Above is a photograph of the "Old Market House Bell," taken from an online brochure of the Belfast Harbour Commissioners, detailing but a few of the artistic treasures to be found within the halls of their hallowed building on Corporation Square, Belfast. The caption reads, "Now resting on the first floor of the Harbour Office, having been presented to the Harbour Commissioners by the Marquis of Donegall in 1857, the Old Market House Bell was originally located in what was Market House in Lower High Street. The bell tolled to tell the public of any significant events - one of the most notable of which was the hanging in nearby Corn Market of Henry Joy McCracken, a founding member of the Society of United Irishmen."
The only relic remaining of the old Market House, the bell is constructed of "bell metal" (I kid you not) "with a rough iron clapper capable, however, of bringing out a fine ringing tone. On an ornamental band is the date 1761 in raised figures. The extreme width and height are the same, viz., twenty-two inches." (Source: The Town Book of the Corporation of Belfast 1613 - 1816 by Robert Magill.)
The Market House was built in 1639 on the corner of High Street and Cornmarket where, today, Dunnes Stores enjoys a huge premium site. For well over 100 years, it was the hub of the city.
Original painting by Thomas Wakeman in 1780 currently in the Belfast Art Gallery
It is said that a peal of bells sounded from the Market House, which also doubled, or trebled, as a courtroom and a town hall. Public hangings often occurred from the beam holding the clock and skeletons were often to be seen hanging there to act as a deterrent to others. The tower often sported the heads of various miscreants, the last three being insurgents in the 1798 Rebellion.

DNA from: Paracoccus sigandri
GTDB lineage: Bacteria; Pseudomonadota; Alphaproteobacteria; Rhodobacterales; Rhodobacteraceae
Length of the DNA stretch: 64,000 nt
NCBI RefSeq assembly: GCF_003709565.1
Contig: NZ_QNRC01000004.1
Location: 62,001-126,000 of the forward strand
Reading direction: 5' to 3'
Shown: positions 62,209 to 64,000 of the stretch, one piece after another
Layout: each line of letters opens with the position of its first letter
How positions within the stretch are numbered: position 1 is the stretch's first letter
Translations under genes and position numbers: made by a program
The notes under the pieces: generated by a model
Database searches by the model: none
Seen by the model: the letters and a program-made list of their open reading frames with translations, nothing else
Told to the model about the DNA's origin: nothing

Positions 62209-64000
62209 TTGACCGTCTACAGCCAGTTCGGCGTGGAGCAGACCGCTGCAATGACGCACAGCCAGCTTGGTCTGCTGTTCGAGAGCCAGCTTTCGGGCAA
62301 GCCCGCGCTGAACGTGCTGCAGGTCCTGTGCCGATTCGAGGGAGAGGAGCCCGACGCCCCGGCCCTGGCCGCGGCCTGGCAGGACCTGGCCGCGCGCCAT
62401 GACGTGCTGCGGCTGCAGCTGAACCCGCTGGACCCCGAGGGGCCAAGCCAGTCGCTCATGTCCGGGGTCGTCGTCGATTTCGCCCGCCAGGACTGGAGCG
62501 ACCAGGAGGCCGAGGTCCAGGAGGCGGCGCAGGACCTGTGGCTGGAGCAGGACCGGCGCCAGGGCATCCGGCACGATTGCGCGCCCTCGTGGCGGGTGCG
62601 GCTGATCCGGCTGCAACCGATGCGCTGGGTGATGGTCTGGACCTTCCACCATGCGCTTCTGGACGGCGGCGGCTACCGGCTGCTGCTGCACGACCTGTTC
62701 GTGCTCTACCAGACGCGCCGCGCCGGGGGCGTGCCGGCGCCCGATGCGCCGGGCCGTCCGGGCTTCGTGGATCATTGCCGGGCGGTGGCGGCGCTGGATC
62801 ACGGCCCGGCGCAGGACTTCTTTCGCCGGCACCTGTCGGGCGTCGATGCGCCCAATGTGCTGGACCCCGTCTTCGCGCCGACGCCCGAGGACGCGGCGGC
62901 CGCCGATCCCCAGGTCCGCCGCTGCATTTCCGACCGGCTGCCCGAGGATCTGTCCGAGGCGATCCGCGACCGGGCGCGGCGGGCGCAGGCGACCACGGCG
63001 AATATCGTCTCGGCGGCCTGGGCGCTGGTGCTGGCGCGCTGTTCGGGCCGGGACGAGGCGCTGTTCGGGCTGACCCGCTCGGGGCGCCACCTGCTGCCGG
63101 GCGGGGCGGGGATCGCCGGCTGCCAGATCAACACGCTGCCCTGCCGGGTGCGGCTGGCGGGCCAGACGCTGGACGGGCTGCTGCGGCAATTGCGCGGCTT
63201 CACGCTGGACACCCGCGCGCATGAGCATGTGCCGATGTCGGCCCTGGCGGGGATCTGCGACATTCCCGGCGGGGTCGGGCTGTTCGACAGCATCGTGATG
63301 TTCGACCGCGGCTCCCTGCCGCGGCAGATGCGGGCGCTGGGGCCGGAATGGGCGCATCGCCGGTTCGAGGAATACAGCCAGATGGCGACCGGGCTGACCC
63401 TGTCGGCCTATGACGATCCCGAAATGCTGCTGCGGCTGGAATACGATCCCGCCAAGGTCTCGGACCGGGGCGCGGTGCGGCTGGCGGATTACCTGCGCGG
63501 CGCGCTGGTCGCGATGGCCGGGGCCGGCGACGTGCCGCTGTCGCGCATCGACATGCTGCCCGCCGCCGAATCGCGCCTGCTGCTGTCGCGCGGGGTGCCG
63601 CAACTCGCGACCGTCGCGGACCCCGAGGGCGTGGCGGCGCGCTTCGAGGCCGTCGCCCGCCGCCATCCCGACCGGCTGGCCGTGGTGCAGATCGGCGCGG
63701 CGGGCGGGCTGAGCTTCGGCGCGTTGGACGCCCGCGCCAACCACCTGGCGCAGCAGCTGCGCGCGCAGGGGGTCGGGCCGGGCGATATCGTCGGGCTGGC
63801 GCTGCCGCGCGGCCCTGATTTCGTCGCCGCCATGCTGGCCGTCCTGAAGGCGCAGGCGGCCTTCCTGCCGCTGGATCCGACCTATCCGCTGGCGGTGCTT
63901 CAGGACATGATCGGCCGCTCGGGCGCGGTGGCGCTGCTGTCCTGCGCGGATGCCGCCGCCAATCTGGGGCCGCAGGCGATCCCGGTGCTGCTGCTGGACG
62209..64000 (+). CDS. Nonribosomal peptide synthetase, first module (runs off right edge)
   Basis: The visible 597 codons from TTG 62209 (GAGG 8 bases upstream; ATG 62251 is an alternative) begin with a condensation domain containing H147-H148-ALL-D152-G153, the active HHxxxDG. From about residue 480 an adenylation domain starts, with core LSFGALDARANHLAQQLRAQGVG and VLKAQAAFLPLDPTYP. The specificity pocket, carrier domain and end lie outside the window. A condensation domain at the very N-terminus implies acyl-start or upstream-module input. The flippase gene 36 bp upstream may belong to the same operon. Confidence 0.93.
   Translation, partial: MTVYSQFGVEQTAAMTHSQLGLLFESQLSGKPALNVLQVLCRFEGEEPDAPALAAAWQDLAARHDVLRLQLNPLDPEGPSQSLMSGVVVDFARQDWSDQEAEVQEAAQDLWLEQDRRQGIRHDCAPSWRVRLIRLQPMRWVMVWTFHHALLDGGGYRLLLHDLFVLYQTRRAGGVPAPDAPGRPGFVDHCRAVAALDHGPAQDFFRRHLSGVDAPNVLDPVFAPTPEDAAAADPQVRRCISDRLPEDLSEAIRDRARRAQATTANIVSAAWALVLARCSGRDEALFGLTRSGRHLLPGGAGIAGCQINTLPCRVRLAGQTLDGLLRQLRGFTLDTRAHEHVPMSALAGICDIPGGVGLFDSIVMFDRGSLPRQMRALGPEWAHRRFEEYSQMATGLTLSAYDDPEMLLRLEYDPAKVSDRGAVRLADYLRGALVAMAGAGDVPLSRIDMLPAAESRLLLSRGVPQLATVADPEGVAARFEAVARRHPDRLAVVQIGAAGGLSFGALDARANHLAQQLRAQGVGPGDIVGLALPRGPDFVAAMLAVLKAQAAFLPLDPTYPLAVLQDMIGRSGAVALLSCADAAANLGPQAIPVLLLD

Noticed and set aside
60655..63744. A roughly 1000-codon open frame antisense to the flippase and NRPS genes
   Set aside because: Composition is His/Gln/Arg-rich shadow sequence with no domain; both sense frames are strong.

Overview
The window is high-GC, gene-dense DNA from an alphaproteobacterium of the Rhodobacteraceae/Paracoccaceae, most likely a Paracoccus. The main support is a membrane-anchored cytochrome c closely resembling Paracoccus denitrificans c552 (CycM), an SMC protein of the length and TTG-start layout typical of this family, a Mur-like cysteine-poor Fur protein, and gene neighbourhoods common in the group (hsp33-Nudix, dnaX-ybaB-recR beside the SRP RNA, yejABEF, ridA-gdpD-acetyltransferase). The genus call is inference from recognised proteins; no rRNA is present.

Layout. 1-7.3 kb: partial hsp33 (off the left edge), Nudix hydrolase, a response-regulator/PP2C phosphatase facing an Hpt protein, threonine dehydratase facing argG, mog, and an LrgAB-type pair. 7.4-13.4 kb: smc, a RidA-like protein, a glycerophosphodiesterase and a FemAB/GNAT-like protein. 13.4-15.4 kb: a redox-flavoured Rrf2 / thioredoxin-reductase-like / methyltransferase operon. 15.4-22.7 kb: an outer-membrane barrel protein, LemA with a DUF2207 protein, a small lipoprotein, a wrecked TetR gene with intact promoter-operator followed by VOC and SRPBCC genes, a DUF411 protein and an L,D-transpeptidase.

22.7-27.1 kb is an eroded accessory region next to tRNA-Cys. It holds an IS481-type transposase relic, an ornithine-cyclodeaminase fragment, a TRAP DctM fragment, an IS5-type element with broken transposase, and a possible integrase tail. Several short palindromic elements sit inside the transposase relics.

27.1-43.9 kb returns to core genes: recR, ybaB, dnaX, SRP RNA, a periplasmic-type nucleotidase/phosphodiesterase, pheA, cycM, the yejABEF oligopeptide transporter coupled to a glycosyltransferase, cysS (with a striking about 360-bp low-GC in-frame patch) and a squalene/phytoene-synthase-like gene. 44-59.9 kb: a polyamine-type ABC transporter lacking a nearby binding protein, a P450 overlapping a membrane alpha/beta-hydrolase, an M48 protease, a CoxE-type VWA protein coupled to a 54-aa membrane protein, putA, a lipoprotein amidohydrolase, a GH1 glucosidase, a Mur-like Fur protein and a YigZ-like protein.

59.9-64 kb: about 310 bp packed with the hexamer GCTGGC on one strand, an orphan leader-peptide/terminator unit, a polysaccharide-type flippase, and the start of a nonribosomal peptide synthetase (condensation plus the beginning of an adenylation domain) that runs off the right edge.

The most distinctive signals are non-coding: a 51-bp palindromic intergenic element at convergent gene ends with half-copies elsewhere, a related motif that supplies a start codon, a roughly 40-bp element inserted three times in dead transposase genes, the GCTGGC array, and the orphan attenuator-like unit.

The bells were also rung to signify the beginning and end of market day and for the funerals of members of the town's hierarchy. Incidentally, the dial of the clock fell in 1739, breaking a man's thigh. I bet his wife was suspicious when he arrived home.
The house, like much of Belfast at the time, was owned by the Donegall family and it appears that the 2nd Marquis got into a bit of financial difficulty and leased the building to a local draper, Adam McClean, who promptly pulled the building down and built two new houses on the site, but not before the bell above had been transferred to the Marquis' stately pile at Ormeau.
After the 2nd Marquis died, the bell was inherited by the 3rd Marquis who, in 1857, donated it to the Harbour Commissioners, for whom the Chairman of the Commissioners, John Clarke, replied -
It appears that the Commissioners did indeed take great care of the bell. In 1894, a member of the Harbour Commissioners, William Gaffikin, made a reference to "the old bell" and the Secretary of the Board made the following report, detailing the "great care" they had taken of the priceless artefact. -
It appears that the bell had led a charmed life. The Holywood Light had been swept away by the Paddle Steamer Earl of Ulster in 1889 and the No.3 Lighthouse, where the bell was located at the time of Mr. Gaffikin's intervention was similarly mowed down in January 1897. Fortunately, the Board acted promptly on its own resolution to have the bell relocated in the Harbour Commissioner's Building where it remains to this day.